1. Click Security > Global security. Under Authentication, click Authentication protocol > CSIv2 inbound authentication. Select Supported for the Basic authentication and Client certificate authentication options. Leave the rest of the options as defaults.

      2. Click Security > Global security. Under Authentication, click Authentication protocol > CSIv2 inbound transport and verify that the SSL-supported option is selected.

      If it is a Network Deployment setting, complete the following steps:

      1. Click Server > Application Server > servername_where_the_EJB_resides. Under security, click Server security. Under Additional properties, click CSI inbound authentication. Select Supported for the Basic authentication and Client certificate authentication options. Leave the rest of the options as defaults.

      2. Click Server > Application Server > servername_where_the_EJB_resides. Under security, click Server security. Under Additional properties, click CSI inbound transport. Verify that the SSL-Supported option is selected.

      For details, see the security articles Configuring CSIv2 inbound authentication and Configuring CSIv2 inbound transport.

    3. Restart the application server.

      The WAS is ready to take a C++ CORBA security client and a mutually authenticated server and client by using SSL in the transport layer.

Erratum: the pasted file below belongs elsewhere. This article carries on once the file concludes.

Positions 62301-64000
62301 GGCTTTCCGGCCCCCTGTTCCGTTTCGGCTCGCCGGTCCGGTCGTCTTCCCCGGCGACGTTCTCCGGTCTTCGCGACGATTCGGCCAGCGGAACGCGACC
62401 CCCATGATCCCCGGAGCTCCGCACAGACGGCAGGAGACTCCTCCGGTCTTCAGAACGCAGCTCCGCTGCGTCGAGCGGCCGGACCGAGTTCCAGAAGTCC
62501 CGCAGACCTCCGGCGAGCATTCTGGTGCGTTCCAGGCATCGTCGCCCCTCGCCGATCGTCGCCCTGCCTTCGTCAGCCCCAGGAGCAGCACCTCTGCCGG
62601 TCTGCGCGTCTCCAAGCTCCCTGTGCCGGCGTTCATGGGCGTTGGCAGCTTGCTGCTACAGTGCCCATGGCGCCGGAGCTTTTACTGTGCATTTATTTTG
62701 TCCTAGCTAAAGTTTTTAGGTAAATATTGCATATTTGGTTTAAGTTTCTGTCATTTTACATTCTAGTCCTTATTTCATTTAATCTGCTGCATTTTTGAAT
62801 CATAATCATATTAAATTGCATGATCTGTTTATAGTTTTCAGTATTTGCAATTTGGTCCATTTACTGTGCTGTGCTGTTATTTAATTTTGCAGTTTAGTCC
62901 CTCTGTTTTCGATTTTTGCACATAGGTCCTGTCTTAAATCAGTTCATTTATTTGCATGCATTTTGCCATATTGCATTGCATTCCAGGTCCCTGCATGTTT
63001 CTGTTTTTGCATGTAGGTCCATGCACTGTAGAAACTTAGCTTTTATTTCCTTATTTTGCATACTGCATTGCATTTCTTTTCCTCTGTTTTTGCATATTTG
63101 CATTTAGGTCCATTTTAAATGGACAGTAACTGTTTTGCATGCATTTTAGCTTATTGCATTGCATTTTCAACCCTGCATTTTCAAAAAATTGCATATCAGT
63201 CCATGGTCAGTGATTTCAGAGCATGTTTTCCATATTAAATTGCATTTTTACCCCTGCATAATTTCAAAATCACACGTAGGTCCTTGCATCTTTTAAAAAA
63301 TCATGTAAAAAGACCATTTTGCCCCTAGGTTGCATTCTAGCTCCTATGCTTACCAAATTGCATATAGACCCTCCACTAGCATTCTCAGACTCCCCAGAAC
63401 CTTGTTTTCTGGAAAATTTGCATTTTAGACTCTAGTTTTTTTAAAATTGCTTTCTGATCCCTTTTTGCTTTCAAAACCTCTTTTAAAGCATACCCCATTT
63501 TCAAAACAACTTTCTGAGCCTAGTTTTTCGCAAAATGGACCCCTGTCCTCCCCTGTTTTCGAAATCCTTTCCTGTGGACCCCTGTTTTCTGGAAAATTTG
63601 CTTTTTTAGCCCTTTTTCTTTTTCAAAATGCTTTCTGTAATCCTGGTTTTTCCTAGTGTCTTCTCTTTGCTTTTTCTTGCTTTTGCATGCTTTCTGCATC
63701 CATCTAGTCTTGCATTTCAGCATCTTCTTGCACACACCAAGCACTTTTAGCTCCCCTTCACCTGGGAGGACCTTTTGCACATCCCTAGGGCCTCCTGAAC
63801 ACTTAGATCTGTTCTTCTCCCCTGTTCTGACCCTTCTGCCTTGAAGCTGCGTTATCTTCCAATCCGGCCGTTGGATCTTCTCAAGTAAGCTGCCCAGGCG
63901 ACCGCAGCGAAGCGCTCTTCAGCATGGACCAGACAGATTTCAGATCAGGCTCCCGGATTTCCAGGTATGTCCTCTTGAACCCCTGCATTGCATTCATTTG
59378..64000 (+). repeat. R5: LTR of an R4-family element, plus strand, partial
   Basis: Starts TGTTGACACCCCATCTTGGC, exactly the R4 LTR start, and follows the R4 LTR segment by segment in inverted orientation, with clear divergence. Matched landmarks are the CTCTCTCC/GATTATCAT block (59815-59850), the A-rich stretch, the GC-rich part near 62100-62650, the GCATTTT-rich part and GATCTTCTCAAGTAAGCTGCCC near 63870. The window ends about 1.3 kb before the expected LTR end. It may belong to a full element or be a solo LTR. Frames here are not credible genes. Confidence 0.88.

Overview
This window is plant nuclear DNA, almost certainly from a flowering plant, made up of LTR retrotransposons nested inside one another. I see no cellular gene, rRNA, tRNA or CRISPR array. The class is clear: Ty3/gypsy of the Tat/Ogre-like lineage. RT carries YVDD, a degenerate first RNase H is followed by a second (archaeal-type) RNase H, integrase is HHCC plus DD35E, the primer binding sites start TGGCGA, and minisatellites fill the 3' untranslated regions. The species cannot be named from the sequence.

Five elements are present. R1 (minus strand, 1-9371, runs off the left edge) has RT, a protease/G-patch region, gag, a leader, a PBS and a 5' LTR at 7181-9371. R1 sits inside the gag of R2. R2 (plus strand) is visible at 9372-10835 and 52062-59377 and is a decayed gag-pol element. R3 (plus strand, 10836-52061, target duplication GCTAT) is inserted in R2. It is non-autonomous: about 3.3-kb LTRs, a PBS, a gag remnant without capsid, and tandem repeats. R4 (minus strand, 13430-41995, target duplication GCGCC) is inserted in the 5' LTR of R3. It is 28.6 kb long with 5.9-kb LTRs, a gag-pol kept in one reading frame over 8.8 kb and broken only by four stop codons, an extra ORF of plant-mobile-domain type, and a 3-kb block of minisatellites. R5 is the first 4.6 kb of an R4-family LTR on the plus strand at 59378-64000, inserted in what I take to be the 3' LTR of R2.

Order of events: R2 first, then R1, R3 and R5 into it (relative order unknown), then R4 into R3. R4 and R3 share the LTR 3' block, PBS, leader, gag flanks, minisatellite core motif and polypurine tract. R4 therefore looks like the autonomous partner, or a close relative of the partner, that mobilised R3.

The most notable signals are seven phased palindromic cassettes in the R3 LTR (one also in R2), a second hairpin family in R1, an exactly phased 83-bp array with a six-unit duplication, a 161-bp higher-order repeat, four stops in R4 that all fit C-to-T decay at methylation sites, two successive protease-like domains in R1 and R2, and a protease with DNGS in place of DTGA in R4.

4. Configure the C++ CORBA client to use a certificate in performing the mutual authentication.

    Client users are accustomed to using property files in their applications because they are helpful in specifying configuration settings. The following list presents important C++ security settings:

    C++ security setting Description
    com.ibm.CORBA.bootstrapHostName=ricebella.austin.ibm.com Specifies the target host name.
    com.ibm.CORBA.securityEnabled=yes Enables security.
    com.ibm.CSI.performTLClientAuthenticationSupported=yes Ensures client is supporting mutual authentication by certificate
    com.ibm.CSI.performTransportAssocSSLTLSSupported=yes Ensures SSL is used, not TCP/IP
    com.ibm.ssl.keyFile=C:/ricebella/etc/DummyKeyRingFile.KDB Specifies which key database file to use.
    com.ibm.ssl.keyPassword=WebAS Specifies the password for opening the key database file. WAS supports a utility called PasswordEncode4cpp to encode the plain password.
    com.ibm.CORBA.translationEnabled=1 Enables the valueType conversion.
    To use the property files in running a C++ client, an environment variable WASPROPS, is used to indicate where a property file or a list of property files exist.

    For the complete set of C++ client properties, see the sample property file scclient.props, which is shipped with the product located in the install_root\profiles\profile\etc directory.


 

Related Tasks


Extracting public certificates for truststore files
Configuring CSIv2 inbound authentication
Configuring inbound transports

 



 

 

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IBM is a trademark of the IBM Corporation in the United States, other countries, or both.